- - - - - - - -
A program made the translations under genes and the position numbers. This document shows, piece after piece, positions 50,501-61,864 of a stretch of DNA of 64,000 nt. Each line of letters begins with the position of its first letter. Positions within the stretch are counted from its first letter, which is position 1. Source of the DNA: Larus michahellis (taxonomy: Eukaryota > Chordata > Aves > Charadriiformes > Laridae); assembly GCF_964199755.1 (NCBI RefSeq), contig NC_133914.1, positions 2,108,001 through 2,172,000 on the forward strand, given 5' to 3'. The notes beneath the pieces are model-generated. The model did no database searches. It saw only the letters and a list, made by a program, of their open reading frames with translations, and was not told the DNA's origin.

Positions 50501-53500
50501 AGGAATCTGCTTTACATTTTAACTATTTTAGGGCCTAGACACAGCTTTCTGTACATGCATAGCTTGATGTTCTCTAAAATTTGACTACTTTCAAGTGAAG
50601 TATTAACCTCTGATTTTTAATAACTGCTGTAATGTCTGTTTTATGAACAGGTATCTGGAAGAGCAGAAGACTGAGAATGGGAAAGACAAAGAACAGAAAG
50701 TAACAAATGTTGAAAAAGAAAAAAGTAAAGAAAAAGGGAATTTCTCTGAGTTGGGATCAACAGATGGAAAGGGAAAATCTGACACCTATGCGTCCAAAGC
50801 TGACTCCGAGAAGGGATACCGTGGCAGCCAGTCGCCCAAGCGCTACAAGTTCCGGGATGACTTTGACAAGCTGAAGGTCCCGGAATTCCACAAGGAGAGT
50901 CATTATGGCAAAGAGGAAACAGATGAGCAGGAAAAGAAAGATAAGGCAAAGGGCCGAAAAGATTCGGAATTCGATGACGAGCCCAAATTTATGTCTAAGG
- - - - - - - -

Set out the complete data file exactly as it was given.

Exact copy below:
A program made the translations under genes and the position numbers. This document shows, piece after piece, positions 50,501-61,864 of a stretch of DNA of 64,000 nt. Each line of letters begins with the position of its first letter. Positions within the stretch are counted from its first letter, which is position 1. Source of the DNA: Larus michahellis (taxonomy: Eukaryota > Chordata > Aves > Charadriiformes > Laridae); assembly GCF_964199755.1 (NCBI RefSeq), contig NC_133914.1, positions 2,108,001 through 2,172,000 on the forward strand, given 5' to 3'. The notes beneath the pieces are model-generated. The model did no database searches. It saw only the letters and a list, made by a program, of their open reading frames with translations, and was not told the DNA's origin.

Positions 50501-53500
50501 AGGAATCTGCTTTACATTTTAACTATTTTAGGGCCTAGACACAGCTTTCTGTACATGCATAGCTTGATGTTCTCTAAAATTTGACTACTTTCAAGTGAAG
50601 TATTAACCTCTGATTTTTAATAACTGCTGTAATGTCTGTTTTATGAACAGGTATCTGGAAGAGCAGAAGACTGAGAATGGGAAAGACAAAGAACAGAAAG
50701 TAACAAATGTTGAAAAAGAAAAAAGTAAAGAAAAAGGGAATTTCTCTGAGTTGGGATCAACAGATGGAAAGGGAAAATCTGACACCTATGCGTCCAAAGC
50801 TGACTCCGAGAAGGGATACCGTGGCAGCCAGTCGCCCAAGCGCTACAAGTTCCGGGATGACTTTGACAAGCTGAAGGTCCCGGAATTCCACAAGGAGAGT
50901 CATTATGGCAAAGAGGAAACAGATGAGCAGGAAAAGAAAGATAAGGCAAAGGGCCGAAAAGATTCGGAATTCGATGACGAGCCCAAATTTATGTCTAAGG